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Providing evidence to improve practice

Individual study: Diet patterns of island foxes on San Nicolas Island relative to feral cat removal

Published source details

Cypher B.L., Kelly E.C., Ferrara F.J., Drost C.A., Westall T.L. & Hudgens B.R. (2017) Diet patterns of island foxes on San Nicolas Island relative to feral cat removal. Pacific Conservation Biology, 23, 180-188


This study is summarised as evidence for the intervention(s) shown on the right. The icon shows which synopsis it is relevant to.

Remove/control non-native mammals Terrestrial Mammal Conservation

A before-and-after study in 2006–2012 of scrubland on an island in California, USA (Cyper et al. 2017) found that following removal of feral cats Felis catus, vertebrate prey increased as a proportion of the diet of island foxes Urocyon littoralis. The frequency of deer mice Peromyscus maniculatus in fox scats was higher after cat removal (40%) than before (11%). The same pattern held for birds (after: 12% of scats; before: 6% of scats). Lizard frequency in fox scats was not significantly higher after cat removal (10%) than before (5%) and there were not significant changes in frequencies of arthropods, snails or fruit. Authors indicated that increased deer mouse and bird frequency suggests that foxes and cats had been competing for prey. However, fox abundance was more linked to precipitation levels, and declined over the study period. On a 5,896-ha island, feral cats were eradicated in 2009–2010. Fox scats collected before cat removal (1,180 scats, autumn 2006–summer 2009) and after removal (508 scats, autumn 2010–summer 2012) were analysed for food remains.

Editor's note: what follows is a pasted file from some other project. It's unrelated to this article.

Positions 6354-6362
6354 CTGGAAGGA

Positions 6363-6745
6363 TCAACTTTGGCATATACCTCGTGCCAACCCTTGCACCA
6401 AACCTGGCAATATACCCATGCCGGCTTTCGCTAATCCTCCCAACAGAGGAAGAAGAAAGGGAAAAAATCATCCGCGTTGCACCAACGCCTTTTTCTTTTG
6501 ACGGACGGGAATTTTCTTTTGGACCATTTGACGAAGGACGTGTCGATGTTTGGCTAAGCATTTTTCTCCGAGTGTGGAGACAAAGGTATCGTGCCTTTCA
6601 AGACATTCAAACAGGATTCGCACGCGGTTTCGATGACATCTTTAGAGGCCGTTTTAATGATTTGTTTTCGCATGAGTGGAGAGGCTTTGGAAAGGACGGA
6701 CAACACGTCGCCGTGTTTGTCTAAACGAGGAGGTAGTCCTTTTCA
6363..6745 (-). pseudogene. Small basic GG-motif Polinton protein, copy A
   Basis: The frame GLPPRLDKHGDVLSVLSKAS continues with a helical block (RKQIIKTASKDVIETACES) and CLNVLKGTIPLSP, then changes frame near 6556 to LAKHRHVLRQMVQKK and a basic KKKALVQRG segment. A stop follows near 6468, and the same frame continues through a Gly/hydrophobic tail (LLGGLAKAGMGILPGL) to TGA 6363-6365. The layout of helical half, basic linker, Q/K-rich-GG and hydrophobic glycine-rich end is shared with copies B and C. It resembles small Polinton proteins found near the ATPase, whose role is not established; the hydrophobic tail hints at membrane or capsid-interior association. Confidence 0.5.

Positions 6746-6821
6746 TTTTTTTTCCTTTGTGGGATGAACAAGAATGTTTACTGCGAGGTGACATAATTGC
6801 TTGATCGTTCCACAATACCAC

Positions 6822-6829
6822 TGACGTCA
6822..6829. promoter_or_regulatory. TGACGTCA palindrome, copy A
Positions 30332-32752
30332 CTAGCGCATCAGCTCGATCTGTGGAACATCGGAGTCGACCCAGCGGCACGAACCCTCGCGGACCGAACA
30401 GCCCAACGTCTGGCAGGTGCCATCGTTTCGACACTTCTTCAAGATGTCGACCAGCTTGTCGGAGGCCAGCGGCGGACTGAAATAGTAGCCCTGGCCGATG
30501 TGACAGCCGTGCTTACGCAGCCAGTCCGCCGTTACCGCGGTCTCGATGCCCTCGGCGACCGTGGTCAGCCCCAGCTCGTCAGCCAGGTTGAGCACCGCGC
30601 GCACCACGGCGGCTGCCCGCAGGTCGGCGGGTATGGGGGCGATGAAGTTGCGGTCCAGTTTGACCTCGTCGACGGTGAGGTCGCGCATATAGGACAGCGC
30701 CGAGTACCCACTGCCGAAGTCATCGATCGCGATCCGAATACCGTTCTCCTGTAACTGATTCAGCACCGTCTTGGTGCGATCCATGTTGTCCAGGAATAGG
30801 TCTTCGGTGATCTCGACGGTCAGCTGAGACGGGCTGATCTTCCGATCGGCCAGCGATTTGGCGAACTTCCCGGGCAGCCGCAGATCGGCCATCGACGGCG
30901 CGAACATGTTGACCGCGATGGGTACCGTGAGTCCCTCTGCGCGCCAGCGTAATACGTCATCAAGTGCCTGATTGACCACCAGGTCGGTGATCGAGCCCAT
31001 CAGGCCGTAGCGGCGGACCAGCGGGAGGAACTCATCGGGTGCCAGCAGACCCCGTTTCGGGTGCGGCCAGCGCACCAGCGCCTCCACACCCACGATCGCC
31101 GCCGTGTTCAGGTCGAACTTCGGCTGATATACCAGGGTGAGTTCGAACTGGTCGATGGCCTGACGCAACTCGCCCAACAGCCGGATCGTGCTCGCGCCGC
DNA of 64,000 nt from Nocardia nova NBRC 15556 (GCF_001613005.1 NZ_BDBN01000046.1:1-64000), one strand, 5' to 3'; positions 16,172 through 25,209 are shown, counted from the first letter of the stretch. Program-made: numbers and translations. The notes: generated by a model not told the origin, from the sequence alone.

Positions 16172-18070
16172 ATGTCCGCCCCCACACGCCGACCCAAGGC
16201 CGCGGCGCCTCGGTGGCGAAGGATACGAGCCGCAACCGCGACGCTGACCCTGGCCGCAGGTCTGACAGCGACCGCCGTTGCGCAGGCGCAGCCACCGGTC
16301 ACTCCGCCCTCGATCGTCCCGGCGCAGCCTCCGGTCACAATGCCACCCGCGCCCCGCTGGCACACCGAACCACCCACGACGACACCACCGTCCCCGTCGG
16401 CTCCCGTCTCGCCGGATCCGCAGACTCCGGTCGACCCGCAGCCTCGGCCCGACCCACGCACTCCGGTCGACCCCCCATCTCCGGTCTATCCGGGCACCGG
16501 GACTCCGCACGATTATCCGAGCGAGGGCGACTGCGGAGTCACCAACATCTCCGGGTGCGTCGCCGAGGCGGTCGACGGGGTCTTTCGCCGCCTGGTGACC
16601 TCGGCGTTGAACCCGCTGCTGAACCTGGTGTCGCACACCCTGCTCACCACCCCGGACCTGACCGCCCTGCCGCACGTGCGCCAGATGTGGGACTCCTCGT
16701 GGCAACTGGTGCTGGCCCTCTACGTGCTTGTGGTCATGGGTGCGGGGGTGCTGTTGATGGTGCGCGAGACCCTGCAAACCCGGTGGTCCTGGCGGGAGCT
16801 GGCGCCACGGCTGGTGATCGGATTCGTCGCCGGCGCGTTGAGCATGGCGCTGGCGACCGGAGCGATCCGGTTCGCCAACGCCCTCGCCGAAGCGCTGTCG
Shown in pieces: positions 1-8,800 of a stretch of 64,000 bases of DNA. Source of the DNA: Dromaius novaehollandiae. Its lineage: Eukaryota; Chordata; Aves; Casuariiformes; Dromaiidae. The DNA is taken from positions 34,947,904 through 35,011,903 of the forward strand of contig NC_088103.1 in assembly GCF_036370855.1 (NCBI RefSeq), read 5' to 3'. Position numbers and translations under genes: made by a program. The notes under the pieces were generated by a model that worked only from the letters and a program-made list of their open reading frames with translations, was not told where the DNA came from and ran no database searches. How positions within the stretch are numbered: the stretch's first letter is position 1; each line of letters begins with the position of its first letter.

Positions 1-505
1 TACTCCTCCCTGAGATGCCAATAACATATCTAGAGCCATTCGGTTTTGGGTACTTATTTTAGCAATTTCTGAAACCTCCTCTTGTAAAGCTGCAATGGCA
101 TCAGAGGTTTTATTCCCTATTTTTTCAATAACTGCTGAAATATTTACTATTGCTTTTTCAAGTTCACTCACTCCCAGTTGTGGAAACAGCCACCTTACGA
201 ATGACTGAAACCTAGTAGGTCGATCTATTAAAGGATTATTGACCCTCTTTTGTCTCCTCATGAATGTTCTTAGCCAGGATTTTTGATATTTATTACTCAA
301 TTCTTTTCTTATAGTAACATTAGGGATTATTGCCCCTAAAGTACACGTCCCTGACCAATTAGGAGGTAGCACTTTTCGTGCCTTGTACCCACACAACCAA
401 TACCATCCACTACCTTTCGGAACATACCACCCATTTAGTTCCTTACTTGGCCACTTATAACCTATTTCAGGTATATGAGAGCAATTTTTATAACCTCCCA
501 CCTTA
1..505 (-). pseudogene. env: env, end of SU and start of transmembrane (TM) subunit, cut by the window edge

(Summarised by Nick Littlewood)